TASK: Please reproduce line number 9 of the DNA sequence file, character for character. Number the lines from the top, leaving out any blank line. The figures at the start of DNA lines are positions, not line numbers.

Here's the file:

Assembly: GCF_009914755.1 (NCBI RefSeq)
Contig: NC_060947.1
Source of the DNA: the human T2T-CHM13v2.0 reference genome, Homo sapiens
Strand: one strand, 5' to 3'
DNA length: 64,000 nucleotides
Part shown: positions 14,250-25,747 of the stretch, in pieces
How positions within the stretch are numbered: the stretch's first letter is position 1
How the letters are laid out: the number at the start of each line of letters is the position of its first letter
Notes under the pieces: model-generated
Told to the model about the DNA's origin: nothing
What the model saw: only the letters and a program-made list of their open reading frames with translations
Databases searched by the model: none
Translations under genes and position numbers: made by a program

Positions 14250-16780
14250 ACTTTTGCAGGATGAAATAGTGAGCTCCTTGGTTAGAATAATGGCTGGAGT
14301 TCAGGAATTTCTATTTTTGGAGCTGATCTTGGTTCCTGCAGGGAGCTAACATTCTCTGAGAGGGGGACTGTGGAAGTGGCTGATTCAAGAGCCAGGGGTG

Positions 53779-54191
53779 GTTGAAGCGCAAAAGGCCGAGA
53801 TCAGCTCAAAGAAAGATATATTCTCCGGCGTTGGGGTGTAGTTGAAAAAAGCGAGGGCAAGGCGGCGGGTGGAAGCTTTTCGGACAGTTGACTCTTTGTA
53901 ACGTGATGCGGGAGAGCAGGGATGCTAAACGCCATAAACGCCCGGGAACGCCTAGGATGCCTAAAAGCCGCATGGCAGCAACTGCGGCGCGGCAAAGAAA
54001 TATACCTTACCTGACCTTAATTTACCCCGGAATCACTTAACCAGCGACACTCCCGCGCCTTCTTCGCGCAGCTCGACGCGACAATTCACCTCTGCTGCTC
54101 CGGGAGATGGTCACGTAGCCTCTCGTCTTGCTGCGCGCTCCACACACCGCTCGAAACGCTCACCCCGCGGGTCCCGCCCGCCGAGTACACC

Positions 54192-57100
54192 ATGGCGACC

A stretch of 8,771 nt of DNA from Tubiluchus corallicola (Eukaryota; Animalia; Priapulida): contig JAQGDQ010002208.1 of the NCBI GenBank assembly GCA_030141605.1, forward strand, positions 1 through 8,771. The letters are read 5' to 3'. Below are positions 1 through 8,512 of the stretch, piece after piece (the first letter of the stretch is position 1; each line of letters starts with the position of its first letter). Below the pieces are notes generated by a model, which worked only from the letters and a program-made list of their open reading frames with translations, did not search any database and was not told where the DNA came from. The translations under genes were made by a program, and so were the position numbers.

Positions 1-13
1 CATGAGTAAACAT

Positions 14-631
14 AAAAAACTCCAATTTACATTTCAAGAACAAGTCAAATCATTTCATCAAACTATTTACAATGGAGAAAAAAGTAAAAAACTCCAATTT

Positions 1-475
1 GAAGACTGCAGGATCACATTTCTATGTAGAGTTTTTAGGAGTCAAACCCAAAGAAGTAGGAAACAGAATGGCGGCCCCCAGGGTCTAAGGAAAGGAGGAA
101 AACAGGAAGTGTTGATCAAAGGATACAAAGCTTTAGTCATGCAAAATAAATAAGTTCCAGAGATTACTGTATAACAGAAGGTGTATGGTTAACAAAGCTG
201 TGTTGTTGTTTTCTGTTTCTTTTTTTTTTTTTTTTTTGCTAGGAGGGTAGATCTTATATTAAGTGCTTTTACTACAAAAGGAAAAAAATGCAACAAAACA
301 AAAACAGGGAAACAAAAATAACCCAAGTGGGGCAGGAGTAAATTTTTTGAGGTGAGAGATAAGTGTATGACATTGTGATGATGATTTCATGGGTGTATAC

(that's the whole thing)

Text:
Notes under the pieces: model-generated